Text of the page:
Age 12 — Huge TV fan.  We never had cable (still don’t) but for a while I’d watch 2-3 hours a night and tape many programs (tape, ha ha, the memories!).  I once even pretended I was the head of a network and invented 50 series (each with a log line) and then rolled dice to see which were successful and got ‘high ratings’).  Few of the people who call me intelligent and thoughtful today know just how many episodes of The Nanny I’ve seen.

Age 13 — ‘Sisters’ the TV show premieres.  I’ve watched better shows with my sister and mother (Quantum Leap!) but something about this show makes me start telling stories about people instead of horses (mostly just Teddy & Falconer [a young George Clooney!]).  Adolescence has begun.

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Age 14 — I’m reading a lot of Stephen King and Dave Barry.  Also, SeaQuest DSV and The X-Files debut followed by Earth 2 a year later.  My sister Sarah and I spend untold hours playing out ‘episodes’ of the shows that we ‘write’ (as well as Chicago Hope).  We even have props, like a bicycle tire gage that serves as a syringe.

Age 15 — I start my first book, pretty much called ‘If Dave Berry Had Written Hitchhiker’s Guide to the Galaxy’.  I write a few chapters, enjoy it, and still remember a scene where a road crew is placing giant, brightly-colored fish in the highway, like stones in cobblestone.  My adventures in literary greatness have begun.

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Age 16 — I make an epic sci-fi / fantasy love story called Move to Fathom about the assistant to the president who is destined to be the soul mate to an invading alien king.  Strangely enough, I only write down the dialogue, not the whole story.

Age 18 — I decide I’m serious about screenwriting.  Later, when asked why, I said, “I was just enamoured by Hollywood I guess.”  I take a 2 day workshop lead by Michael Hauge.  As a home-schooled-off-the-radar person, it is my first formal training.  I go on to complete two feature length screenplays — ‘Murder in the Movies’ which is about a murder on a murder mystery set, and ‘Divining Grace’, which is about an angel earning his wings by helping a human girl.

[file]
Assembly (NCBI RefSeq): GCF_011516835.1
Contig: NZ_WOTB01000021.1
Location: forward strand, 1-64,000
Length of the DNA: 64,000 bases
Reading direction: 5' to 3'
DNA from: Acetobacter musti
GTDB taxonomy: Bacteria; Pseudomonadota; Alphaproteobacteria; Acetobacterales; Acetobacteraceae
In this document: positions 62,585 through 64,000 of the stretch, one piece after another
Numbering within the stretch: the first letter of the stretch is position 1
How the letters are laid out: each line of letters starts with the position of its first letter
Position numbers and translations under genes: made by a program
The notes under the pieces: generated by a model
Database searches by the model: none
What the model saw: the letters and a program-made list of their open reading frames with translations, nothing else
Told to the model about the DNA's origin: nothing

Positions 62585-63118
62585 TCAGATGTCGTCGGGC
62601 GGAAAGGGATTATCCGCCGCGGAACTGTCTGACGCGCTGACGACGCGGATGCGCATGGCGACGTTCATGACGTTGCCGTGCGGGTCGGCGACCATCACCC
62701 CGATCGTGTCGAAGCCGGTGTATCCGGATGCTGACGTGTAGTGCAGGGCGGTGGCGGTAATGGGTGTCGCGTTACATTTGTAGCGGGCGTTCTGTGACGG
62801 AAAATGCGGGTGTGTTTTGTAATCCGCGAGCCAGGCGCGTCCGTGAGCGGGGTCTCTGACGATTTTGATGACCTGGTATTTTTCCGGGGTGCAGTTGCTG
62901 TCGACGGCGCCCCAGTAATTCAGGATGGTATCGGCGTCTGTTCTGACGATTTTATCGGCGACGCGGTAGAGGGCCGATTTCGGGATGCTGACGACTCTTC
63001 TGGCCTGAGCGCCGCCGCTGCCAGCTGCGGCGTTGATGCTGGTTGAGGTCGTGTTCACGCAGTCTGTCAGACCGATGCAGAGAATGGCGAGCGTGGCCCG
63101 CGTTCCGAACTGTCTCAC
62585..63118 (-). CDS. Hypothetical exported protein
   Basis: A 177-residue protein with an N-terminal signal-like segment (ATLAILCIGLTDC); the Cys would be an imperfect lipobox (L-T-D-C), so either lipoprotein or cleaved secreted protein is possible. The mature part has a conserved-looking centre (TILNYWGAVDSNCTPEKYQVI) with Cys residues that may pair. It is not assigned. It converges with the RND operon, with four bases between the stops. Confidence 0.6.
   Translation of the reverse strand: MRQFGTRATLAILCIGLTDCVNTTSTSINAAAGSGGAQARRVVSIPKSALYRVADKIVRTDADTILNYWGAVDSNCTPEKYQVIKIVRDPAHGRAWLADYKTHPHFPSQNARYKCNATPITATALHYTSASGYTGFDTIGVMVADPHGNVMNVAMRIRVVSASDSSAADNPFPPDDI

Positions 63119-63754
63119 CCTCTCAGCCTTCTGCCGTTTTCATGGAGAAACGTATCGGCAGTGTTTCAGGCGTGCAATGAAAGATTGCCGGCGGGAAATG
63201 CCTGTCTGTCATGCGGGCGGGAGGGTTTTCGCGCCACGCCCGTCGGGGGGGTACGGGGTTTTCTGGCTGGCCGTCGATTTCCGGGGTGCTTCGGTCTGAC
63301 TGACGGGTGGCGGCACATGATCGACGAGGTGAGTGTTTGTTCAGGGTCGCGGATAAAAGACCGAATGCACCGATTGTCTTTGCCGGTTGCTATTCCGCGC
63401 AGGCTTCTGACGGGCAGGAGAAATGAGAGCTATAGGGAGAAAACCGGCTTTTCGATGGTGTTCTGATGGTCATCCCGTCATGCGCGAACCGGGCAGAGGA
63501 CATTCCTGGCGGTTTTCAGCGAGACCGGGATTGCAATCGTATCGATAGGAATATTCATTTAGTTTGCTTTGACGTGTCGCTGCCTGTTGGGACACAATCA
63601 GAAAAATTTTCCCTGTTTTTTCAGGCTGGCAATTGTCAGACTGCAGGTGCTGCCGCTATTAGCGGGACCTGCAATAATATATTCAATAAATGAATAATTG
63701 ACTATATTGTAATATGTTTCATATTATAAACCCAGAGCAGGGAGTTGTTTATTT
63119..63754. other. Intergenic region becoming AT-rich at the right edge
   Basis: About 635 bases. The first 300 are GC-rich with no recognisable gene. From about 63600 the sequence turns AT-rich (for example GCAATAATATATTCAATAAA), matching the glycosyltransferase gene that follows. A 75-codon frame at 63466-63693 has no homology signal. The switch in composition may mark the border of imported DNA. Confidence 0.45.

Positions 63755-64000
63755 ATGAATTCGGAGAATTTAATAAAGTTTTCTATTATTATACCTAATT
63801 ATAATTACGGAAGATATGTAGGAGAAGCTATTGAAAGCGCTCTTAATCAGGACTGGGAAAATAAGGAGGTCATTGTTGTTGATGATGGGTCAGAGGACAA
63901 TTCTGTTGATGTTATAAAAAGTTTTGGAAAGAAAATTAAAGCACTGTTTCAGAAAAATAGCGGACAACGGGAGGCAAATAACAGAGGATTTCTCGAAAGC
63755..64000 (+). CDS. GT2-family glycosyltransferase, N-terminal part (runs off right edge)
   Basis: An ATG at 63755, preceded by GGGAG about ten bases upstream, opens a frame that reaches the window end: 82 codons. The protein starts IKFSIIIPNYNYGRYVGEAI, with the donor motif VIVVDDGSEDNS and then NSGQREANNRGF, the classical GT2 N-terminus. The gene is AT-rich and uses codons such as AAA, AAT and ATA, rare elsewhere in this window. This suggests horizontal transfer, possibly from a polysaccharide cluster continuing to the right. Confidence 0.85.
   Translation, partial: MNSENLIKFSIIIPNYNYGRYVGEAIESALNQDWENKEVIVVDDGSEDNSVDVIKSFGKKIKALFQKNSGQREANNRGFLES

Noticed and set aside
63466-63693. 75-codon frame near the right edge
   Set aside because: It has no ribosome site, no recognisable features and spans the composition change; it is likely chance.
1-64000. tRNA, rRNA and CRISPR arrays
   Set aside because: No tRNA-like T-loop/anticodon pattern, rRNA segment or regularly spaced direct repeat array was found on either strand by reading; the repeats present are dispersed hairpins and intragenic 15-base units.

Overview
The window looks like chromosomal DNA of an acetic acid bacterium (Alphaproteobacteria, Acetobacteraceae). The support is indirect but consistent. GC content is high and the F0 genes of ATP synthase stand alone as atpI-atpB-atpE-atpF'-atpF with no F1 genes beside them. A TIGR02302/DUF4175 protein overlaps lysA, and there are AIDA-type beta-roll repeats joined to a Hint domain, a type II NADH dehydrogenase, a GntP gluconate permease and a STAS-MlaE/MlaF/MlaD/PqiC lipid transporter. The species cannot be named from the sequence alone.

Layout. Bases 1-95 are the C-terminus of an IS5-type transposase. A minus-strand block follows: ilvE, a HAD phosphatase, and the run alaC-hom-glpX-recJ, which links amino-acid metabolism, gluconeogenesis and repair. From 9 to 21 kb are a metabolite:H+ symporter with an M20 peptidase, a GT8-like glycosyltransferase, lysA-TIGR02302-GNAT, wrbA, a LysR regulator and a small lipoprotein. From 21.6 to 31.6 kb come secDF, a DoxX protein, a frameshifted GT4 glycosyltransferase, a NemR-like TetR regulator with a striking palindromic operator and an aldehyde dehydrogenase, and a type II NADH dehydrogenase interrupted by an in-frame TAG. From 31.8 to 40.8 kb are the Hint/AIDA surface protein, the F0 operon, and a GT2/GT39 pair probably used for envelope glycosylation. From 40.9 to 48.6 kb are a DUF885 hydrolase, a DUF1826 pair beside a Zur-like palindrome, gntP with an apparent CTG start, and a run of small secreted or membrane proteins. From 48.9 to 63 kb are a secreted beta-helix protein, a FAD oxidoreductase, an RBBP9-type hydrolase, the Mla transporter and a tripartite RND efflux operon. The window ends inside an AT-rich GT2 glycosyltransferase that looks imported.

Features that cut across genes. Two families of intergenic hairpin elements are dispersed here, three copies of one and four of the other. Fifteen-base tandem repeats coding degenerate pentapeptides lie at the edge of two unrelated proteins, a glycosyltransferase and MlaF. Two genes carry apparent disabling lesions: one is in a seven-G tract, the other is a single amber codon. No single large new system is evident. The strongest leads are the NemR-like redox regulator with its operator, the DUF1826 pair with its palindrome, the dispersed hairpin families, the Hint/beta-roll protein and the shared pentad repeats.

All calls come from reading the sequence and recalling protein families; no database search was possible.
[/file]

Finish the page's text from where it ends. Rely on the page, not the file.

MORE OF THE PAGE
Age 19 — I get first job just so I can buy an amazing desktop computer with my sister for gaming.  It was AWESOME.  Suddenly, Duke Nukem 3D, Unreal Tournament, Arcanum, X-COM, Civ II, and Myst start to inspire me.

Age 21 — Watch High Fidelity and then start reading Nick Hornby.  My favs (in time) become About a Boy, High Fidelity, and Slam.

417713_10150723505716095_955974438_nAge 22 — I take a three week trip to England to watch the world’s largest dog show (why do other people go?).  I also fall in love for the first time (well, first time recipatated) with a handsome English bloke.  I come home determined to finally start my story ‘Other Gods’.  I try it as a novel instead of a screenplay because I want to flesh out the world and make it deep and meaningful.  I fall instantly in love with novel-writing.  I also join my first critique group and learn about the evils of -ly words.  And I started watching LOTR and the reading the book for the first time.  Yowza!  I realise I have to take my writing to a whole new level.

Age 23 — Go to my first Writer Conference.  I have a fifteen minute session talking to Patrick LoBrutto, who ruins me for talking to any other agents/editor/etc types — he’s so sweet and nice and helpful.  I’m probably here today because of him (at least partly)!  Also see 28 Days Later — the era of my modern movie love has begun.  Suddenly Rain Man and Titanic just don’t seem quite as great.  Hello (in time) Danny Boyle, Zack Snyder, Guillermo del Toro, Neill Blomkamp, Darren Aronofsky, and Alfonso Cuarón.

Age 25 — Shadow of the Colossus (PS2 game) comes out. DA-mn.  Never gonna forget that world.  Time to up my game again.

Age 27 — I watch Deadwood, my first cable show.  I know it only as ‘That show that won all those awards and people curse a ridiculous amount”.  After watching the first episodes, I know it as the show that changed my idea of TV forever.

Age 29 — I finally finish my first novel ‘Other Gods’.  The story of two servants of the god of Darkness (one willing and one unwilling) on a journey to destroy all of the gods on a desert planet.  It clocks in a 140,000 words but I’m very proud — my first book!

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Age 31 — Start my second novel ‘A Caged Heart Still Beats’.  I had been trying to write a sequel to ‘Other Gods’ but the timing just wasn’t right.  So I decide to pick a short, sweet idea, and ‘Let my romanticism off the hook’ for the first time.  A love triangle starring a man trapped in a cage is born.

Age 33 — I start People Who Have Come Alive, to inspire others to live their dreams.  I also met Rob White, an Athens-area writer who has inspired me in many ways including founding the Athens Writers Association that year.  I also wrote my first non-fiction book ‘How To Come Alive: a Guidebook for Living Your Dreams’ and self published for the first time.  Yow!  Things are getting busy!

Age 34 — Finish and self publish ‘A Caged Heart Still Beats’.  Will finish (soon!) 12 year project — ‘Fall Street’ novel.  Am writing a teleplay.  Soon to start next novel …

Taken on day #5

Still crazy after all these years.